So what’s Nokia to do? Appeal to the better nature of Chinese consumers, that’s what. Then again, Nokia’s mobile music platform is a DRM-free proposition, which might go down well, although the service is still subscription based. And in order to make headway in the country, Nokia has had to team up with local firm Huadong Feitian to offer unlimited music downloads for 12 months with the purchase of any one of eight devices, including the X6 32GB and 16GB, 5230, 5330, 5800w, 6700s, E52 and E72i. Local prices have not yet been confirmed but entry level devices will start at €140, excluding local taxes and subsidies. The service will be known locally as Yue Sui Xiang.

The Chinese Comes With Music platform will deliver a catalogue of local artists for the Chinese market and will also include catalogues from Universal Music Group, Sony Music Entertainment, Warner Music Group, EMI Music, and a host of local independent labels, including Huayi Brothers Media Group and Taihe Rye.

“Establishing legitimate online music services in emerging markets is imperative for the music industry’s ongoing effort to remake itself,” said Mike McGuire, research vice president for the Media IAS team at Gartner. “By getting the Comes with Music service up and running in China, and with India coming on shortly, Nokia is taking important steps in continuing to expand its Comes With Music ecosystem. It’s also playing an important role in developing compelling alternatives for both artists and labels, and consumers.”

Coincidentally, the Informer will be visiting China next week, on a whistle stop tour of Shanghai, Shenzhen, Hong Kong and possibly Beijing, courtesy of local manufacturer ZTE. Yesterday, ZTE reported a 48 per cent rise in annual profits for 2009 against 2008, turning in $360m for 2009. Revenues climbed 36 per cent over the same period to $8.8bn in 2009. The firm’s handset unit sold 60 million devices in 2009, made up of 40 million handsets and 20 million data cards – a 33 per cent year on year growth, with 70 per cent of the total shipments going to international markets.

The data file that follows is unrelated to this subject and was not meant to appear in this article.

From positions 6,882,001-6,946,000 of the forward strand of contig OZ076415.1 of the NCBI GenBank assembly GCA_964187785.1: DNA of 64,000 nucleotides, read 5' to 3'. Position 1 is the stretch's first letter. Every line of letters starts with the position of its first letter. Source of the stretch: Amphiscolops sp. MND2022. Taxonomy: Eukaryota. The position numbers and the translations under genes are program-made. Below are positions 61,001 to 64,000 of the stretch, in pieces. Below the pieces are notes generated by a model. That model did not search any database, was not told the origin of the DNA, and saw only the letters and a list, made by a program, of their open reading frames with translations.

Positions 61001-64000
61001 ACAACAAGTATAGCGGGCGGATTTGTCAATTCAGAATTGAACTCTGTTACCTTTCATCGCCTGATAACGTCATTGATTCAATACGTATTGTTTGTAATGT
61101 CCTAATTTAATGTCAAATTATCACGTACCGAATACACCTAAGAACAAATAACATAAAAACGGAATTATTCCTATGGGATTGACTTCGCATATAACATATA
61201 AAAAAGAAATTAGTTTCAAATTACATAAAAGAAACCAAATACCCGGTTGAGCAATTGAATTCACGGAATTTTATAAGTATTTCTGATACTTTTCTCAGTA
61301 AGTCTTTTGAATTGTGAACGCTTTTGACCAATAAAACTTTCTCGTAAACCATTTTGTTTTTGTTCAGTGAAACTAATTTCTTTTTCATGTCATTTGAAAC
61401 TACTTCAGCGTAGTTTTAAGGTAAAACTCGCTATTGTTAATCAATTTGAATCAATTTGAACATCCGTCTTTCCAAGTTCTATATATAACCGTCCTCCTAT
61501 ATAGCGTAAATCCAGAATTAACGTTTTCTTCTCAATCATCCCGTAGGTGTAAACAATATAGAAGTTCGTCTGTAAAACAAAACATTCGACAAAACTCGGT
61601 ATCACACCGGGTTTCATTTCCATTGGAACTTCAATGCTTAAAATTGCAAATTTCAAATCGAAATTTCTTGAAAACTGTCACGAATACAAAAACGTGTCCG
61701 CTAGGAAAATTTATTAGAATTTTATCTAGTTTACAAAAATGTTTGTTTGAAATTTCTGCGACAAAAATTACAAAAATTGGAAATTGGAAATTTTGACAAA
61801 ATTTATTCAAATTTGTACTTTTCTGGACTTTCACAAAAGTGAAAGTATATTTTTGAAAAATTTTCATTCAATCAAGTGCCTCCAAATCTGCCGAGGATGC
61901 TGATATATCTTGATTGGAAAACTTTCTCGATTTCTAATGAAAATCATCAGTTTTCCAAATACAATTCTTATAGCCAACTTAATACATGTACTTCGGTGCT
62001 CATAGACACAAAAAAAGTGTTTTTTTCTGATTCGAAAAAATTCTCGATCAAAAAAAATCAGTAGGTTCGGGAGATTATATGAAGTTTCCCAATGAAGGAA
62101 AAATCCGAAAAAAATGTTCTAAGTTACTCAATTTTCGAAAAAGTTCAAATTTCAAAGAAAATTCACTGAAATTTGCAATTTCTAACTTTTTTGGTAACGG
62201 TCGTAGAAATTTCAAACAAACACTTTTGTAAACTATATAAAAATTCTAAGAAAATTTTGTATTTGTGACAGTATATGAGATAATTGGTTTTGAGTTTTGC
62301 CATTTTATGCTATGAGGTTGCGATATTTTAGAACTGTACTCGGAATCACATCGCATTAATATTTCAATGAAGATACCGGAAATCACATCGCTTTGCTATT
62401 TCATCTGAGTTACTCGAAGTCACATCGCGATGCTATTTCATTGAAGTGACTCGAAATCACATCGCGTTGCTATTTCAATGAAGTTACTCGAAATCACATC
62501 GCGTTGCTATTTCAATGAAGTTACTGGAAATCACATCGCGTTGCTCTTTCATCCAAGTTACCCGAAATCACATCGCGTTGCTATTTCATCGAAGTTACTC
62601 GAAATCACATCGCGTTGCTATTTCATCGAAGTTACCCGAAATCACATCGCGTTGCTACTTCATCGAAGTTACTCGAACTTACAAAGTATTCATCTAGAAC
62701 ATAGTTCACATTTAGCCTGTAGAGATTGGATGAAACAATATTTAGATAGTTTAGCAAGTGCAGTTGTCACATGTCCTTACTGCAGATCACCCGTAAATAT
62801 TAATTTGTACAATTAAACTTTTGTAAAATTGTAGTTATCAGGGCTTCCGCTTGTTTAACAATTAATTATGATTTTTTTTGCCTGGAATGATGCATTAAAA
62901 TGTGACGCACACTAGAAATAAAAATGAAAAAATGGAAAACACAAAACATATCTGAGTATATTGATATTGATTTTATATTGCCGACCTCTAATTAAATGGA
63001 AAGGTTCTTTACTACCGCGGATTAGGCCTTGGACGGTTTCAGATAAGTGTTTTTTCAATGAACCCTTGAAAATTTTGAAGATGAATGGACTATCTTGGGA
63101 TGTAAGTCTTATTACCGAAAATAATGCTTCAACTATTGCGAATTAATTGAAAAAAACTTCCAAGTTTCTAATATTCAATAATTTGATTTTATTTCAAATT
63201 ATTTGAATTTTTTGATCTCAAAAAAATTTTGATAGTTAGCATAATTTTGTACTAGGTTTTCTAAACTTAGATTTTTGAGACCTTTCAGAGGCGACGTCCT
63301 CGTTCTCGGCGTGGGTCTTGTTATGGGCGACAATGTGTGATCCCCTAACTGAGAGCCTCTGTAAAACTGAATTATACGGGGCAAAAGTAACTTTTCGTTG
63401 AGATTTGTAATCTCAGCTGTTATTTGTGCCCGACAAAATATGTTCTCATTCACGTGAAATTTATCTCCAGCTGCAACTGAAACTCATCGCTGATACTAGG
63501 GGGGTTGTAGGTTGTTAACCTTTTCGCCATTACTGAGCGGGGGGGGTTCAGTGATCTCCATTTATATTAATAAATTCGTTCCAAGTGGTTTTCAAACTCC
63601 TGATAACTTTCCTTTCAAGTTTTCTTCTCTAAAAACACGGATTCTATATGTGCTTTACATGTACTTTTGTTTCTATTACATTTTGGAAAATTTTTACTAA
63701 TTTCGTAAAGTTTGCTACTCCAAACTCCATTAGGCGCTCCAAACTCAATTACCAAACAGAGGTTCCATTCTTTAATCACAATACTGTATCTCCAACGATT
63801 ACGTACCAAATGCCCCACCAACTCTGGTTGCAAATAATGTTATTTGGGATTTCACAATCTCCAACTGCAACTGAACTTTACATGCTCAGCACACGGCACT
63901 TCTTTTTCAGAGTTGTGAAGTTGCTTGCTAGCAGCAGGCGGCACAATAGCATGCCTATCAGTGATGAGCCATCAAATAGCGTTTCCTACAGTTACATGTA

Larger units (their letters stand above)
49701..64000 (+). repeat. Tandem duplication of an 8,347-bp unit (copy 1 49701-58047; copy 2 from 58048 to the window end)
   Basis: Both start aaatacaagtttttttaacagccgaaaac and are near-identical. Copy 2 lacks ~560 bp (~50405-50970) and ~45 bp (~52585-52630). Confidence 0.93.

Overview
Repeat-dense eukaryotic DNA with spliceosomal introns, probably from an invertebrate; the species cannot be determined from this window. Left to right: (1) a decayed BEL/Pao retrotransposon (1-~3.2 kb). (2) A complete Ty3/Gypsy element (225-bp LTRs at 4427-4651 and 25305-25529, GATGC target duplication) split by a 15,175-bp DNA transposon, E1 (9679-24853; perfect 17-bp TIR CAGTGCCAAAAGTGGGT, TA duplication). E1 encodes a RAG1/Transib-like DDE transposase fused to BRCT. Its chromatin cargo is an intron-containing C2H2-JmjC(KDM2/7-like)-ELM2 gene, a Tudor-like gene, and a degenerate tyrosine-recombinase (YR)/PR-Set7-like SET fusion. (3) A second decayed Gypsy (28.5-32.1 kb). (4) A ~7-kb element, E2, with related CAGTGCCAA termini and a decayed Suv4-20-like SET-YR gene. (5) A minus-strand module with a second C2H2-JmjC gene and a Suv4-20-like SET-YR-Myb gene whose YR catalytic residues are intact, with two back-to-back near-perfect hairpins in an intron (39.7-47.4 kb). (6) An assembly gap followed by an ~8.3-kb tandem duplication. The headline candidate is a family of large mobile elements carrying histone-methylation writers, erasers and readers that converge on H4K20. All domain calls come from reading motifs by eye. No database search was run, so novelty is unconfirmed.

Whilst out in China the Informer will also be playing with the Android-based Blade, the firm’s latest handset. More on that in next week’s AWIW. On a related note, Sony Ericsson had the celebs out in London last night to pimp the launch of its first Android baby, the Xperia X10. The Informer received an email from one of the PR ladies who ran the night saying thanks for coming and how lovely it had been to see him. The Informer wasn’t actually at the event, but he appreciates the sentiment.

Mobile applications initiative, the Join Innovation Lab (JIL), comprising China’s biggest operator, China Mobile, as well as Vodafone, Verizon Wireless and Softbank, this week opened its doors to developers looking to publish applications in Europe. Initially catering to Vodafone’s 360 platform, through the JIL.org website, developers can publish apps to selected Vodafone operating companies in Europe. App writers are free to set their price points and will give 30 per cent of revenues to Vodafone. The operator promises to review submitted applications for publication within ten days, and also offers in depth analytics and reporting tools. At present, the Vodafone 360 platform is supported by some 50 mobile devices, with more to come, as it’s actually a widget-based platform using HTML, CSS and JavaScript, rather than catering to native applications.

Getting leverage over applications is a contentious issue in the telecoms space, and more so in the US, where the net neutrality debate continues to rumble on regardless. The naysayers may howl that net neutrality was dealt a serious blow this week as a US federal court ruled that the FCC does not have the authority to force all service providers to treat internet traffic in the same way.